According to the Python documentation, the
enumerate function is a built in function that returns an enumerate object. Another popular article on the subject describes it as a function that allows you to “generate iterator element along with index”. I find these two definitions unclear. Here’s an explanation that makes more sense: the enumerate function allows you to iterate through a list or sequence whilst keeping track of the indexes of the elements. In other words, enumerate adds a counter to an iterable.
The syntax of
sequence parameter must be a sequence such as a string, a tuple or a list, an iterator or some other object which supports iteration.
start parameter allows us to tell
enumerate() where to start the index or counter.
Example: How enumerate works in Python
names = ['Bob', 'Alice', 'Spencer', 'Mark', 'Jane'] >>> for index, name in enumerate(names): ... print index, name 0 Bob 1 Alice 2 Spencer 3 Mark 4 Jane >>> for index, name in enumerate(names, start=1): ... print index, name 1 Bob 2 Alice 3 Spencer 4 Mark 5 Jane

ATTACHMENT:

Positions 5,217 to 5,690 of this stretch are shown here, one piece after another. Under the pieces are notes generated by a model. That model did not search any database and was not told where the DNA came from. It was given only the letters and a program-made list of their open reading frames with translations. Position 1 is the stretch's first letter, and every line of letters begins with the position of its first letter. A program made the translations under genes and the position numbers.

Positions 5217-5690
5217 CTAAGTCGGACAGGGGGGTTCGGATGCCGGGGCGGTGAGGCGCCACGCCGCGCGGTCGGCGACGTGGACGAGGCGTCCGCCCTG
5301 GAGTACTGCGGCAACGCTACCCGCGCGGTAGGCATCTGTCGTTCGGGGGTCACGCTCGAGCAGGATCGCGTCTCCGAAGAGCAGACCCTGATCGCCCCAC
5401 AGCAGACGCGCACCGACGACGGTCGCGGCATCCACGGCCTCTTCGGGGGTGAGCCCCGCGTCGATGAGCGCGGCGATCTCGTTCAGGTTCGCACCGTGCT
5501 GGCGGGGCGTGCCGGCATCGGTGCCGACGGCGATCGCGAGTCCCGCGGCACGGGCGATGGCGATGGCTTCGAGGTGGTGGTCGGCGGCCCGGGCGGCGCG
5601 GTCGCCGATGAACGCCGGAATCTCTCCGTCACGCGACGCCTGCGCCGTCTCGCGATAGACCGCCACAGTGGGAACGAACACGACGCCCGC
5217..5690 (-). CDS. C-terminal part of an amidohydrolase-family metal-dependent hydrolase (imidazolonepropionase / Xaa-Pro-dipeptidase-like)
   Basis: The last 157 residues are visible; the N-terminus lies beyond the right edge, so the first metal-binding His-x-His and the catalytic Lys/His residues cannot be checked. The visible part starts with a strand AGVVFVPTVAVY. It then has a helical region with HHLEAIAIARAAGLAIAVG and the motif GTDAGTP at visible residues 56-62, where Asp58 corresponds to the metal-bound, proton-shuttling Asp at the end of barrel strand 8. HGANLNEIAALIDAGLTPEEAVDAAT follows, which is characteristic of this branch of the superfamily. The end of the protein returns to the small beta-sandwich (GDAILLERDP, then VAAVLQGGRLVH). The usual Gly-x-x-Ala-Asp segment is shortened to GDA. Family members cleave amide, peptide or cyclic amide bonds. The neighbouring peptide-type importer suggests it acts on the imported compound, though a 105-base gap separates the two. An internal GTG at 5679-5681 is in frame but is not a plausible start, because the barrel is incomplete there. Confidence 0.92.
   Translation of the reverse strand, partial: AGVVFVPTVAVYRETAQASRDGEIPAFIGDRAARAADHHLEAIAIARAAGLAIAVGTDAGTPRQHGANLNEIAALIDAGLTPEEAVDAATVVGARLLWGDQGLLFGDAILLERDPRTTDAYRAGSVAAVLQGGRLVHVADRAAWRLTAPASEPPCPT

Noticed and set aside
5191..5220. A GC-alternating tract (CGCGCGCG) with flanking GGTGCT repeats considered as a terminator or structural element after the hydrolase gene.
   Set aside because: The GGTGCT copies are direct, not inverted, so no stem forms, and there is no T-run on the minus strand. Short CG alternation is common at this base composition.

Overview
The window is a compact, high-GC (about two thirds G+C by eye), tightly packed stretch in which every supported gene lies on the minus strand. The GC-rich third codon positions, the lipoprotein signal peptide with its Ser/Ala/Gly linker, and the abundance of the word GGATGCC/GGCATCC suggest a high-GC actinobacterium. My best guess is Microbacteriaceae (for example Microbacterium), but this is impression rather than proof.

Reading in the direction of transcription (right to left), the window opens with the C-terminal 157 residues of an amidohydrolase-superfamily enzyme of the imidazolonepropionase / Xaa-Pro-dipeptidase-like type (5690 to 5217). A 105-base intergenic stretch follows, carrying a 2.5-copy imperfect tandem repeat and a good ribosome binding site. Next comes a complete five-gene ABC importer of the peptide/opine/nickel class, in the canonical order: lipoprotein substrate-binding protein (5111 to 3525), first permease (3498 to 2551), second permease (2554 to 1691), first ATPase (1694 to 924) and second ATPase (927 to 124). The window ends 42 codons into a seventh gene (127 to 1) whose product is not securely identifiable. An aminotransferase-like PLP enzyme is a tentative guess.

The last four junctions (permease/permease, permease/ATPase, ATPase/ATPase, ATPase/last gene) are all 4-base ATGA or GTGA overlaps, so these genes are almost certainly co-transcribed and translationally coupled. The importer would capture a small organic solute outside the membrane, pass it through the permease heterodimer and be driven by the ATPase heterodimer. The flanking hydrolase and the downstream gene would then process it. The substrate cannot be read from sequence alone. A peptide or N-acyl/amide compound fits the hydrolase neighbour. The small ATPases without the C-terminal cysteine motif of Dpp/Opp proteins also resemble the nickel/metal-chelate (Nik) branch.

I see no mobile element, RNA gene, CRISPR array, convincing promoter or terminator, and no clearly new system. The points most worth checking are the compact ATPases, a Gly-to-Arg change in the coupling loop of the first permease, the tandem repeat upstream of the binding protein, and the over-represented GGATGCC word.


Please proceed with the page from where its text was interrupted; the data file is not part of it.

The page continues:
Using enumerate to print the index of an element is similar to doing this:
>>> for i in range(len(names)): ... name = names[i] ... print i + 1, name, 1 Bob 2 Alice 3 Spencer 4 Mark 5 Jane
I prefer using
enumerate because it’s a built in and it looks more pythonic. I have found the
enumerate() function incredibly useful when working with nested
for loops and also when going through data arranged in a grid-like format like Spreadsheets. This Quora thread discusses some of the reasons why you would want to use
That is all for this week. Thanks for reading.